T. Colin Campbell says health care ignores benefits of nutrition knowledge

'Whole: Rethinking the Science of Nutrition' is a withering critique of virtually all the major health care institutions

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T. Colin Campbell burst onto the national scene seven years ago with "The China Study," a surprise best-seller that was instrumental in persuading former President Bill Clinton, football star Tony Gonzalez and countless others to embrace plant-based diets.

This summer, Mr. Campbell's long-awaited sequel has finally arrived. "Whole: Rethinking the Science of Nutrition" may not create another wave of vegans, but it could help readers make sense of the seemingly endless stream of competing claims about the health effects of this food or that beverage.


By T. Colin Campbell with Howard Jacobson
BenBella Books ($26.95).

"Whole" is a withering critique of virtually all the major institutions in the health care sector, including the pharmaceutical industry, the scientific community, the National Institutes of Health and patient-advocacy groups like the American Cancer Society. Even the Public Broadcasting System gets taken to the woodshed.

But Mr. Campbell's main objective is not to vilify any individual person, organization or institution. Rather, he excoriates the health care sector for a systemic failure to act in the best interests of a confused and diseased American public. At the root of this failure is the corrupting influence of money.

It could be said that Mr. Campbell isn't breaking much new ground here. After all, Pittsburghers, who have had a front row seat to the machinations of UPMC and Highmark, don't need to be told that business considerations can trump the public's well-being when it comes to health care.

What could shock readers of "Whole," however, is the extent to which money has perverted nutrition research in our nation's universities and laboratories.

Mr. Campbell, offering an insider's view as a former professor of nutritional biochemistry at Cornell University, describes a dismal state of affairs in which the likelihood of obtaining research funding depends on the potential for the study to produce a dietary supplement or pharmaceutical drug.

Despite substantial evidence that meat and other animal products are heavy contributors to heart disease, diabetes and even cancer, very few nutrition researchers have seen fit to study the potential benefits of a plant-based, or vegan, diet.

"You can't patent a recommendation to eat lots of fruits, vegetables, nuts, seeds and whole grains," Mr. Campbell writes in "Whole." "So there's no incentive for industry to invest in such research and no incentive for researchers to study and validate such claims."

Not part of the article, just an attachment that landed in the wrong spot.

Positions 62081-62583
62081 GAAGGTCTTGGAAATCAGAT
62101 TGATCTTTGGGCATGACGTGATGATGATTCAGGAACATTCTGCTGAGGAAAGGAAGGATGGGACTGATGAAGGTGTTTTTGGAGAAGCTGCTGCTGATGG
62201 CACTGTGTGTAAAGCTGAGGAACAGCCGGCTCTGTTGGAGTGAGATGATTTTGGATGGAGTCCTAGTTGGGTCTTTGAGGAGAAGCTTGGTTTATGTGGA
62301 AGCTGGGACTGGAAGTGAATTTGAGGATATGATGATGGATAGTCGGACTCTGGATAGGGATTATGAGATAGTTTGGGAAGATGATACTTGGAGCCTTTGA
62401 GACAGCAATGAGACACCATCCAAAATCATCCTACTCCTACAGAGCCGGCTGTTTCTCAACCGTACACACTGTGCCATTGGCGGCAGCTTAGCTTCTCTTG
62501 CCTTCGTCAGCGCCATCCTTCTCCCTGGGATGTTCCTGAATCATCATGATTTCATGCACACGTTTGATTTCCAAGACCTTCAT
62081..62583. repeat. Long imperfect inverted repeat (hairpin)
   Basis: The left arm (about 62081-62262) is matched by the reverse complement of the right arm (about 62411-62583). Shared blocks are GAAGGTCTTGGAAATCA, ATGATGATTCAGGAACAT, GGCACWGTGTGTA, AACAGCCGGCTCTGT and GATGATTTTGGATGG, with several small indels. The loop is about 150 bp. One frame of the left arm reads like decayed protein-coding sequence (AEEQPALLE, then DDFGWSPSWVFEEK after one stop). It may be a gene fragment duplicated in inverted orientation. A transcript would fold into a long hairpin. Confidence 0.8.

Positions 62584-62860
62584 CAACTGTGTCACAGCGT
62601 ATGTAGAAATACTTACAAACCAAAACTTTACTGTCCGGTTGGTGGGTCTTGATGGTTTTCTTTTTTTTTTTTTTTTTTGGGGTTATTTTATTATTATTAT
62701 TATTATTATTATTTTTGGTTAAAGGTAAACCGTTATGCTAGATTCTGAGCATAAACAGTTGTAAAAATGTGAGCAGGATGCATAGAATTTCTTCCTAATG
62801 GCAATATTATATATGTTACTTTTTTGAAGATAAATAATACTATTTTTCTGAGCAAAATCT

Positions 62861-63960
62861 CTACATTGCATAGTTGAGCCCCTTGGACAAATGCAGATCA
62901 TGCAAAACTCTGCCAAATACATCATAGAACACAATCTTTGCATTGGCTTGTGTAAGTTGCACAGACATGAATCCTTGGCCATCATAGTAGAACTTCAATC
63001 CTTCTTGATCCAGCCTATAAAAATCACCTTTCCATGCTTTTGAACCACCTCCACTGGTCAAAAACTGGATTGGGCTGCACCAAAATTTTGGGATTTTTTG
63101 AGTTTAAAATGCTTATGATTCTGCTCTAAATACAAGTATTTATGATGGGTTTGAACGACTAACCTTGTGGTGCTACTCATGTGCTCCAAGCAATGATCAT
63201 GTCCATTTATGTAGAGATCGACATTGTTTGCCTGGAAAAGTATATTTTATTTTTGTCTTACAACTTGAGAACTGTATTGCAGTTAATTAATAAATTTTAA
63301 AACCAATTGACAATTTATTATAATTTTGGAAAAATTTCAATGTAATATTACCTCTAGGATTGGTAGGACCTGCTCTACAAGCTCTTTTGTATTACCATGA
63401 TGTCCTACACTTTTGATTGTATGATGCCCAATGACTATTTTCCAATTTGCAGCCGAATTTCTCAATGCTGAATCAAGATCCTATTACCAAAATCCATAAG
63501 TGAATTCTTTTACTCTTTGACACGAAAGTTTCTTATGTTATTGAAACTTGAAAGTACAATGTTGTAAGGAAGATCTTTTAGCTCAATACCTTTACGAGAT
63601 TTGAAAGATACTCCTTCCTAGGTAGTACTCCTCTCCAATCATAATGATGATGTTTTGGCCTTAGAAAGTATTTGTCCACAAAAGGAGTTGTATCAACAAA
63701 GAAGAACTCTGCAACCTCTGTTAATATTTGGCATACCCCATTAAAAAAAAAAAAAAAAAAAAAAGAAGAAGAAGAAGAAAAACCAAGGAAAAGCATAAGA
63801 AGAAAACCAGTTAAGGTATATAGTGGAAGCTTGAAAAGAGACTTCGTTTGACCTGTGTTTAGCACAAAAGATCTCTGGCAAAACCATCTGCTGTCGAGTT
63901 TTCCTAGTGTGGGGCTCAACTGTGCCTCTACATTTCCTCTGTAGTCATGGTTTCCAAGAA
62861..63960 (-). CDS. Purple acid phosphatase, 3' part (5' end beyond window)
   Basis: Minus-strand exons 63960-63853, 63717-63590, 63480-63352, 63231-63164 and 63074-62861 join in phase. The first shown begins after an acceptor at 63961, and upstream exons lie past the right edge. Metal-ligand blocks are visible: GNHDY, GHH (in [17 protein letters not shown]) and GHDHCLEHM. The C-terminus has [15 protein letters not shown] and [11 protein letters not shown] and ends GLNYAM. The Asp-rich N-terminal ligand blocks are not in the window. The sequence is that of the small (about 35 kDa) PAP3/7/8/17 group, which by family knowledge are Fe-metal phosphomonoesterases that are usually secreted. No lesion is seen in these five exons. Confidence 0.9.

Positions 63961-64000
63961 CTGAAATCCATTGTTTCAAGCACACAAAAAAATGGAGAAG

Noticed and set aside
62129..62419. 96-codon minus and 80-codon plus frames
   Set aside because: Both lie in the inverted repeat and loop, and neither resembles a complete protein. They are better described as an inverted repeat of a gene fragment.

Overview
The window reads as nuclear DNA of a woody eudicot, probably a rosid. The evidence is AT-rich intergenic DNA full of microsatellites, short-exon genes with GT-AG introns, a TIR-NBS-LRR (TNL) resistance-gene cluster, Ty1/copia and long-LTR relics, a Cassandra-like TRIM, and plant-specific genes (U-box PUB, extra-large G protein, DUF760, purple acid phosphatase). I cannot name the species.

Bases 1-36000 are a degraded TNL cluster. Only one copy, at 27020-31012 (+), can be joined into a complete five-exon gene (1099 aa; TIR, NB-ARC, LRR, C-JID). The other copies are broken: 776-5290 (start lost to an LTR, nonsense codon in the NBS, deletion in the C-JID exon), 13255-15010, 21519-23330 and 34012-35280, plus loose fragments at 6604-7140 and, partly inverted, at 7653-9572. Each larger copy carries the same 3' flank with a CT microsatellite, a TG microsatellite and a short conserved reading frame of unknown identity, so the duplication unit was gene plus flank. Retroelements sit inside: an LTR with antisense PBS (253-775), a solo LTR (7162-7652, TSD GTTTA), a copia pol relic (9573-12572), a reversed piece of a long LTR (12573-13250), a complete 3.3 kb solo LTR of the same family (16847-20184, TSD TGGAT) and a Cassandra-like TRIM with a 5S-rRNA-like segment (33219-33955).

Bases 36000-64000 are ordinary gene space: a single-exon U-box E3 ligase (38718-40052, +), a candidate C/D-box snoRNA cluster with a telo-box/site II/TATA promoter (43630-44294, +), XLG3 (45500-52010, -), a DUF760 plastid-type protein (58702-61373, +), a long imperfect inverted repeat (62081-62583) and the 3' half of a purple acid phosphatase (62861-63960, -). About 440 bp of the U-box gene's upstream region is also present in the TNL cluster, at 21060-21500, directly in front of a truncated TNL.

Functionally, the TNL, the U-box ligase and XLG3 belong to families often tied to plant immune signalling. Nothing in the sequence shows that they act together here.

Instead, the overwhelming majority of nutrition research focuses on the effects of a single nutrient, a dynamic that Mr. Campbell repeatedly decries as "reductionist." Even a simple apple, to take just one example, contains thousands of antioxidants, all of which work in combination with each other. Given this complexity, what's the point of isolating and studying just one of those antioxidants?

The public is left to sort out how best to get the recommended daily allowance of dozens of different nutrients, from vitamin A to zinc. This confusion opens the door for the vitamin-supplement and pharmaceutical industries, which offer solutions in the form of pills.

What is the result of all this for the health of Americans? We all know the answer.

Co-written with Howard Jacobson, "Whole" builds on some of the ideas that Mr. Campbell introduced in "The China Study," which achieved best-seller status despite the fact that it was a dramatic departure from the typical food-related book. It didn't present a day-by-day diet plan or so much as a single recipe or any charming anecdotes about organic farmers for that matter.

The power of "The China Study" came from Mr. Campbell's credentials as a pre-eminent researcher and from the quality of the scientific evidence that he presented. With data from the largest nutrition study ever conducted, he demonstrated the link between chronic disease and the consumption of animal products in a way no one ever had before.

As a sequel, "Whole" is essentially Mr. Campbell's lament that the health care industry and scientific community still downplay the connection between diet and disease. Each year, the U.S. spends well over $100 billion on searches for elusive cures when a greater emphasis on prevention would spare tens of millions of people from needless suffering.

It's nothing less than a tragedy, in Mr. Campbell's view, and meaningful reform seems highly unlikely.

Cutting through this mess is essential for anyone trying to take control of his or her own health. If nothing else, "Whole" can help us better understand what we're reading, hearing and watching about nutrition, medical research and disease.

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Jeffrey Cohan, a resident of Forest Hills, is the executive director of Jewish Vegetarians of North America. First Published July 29, 2013 4:00 AM


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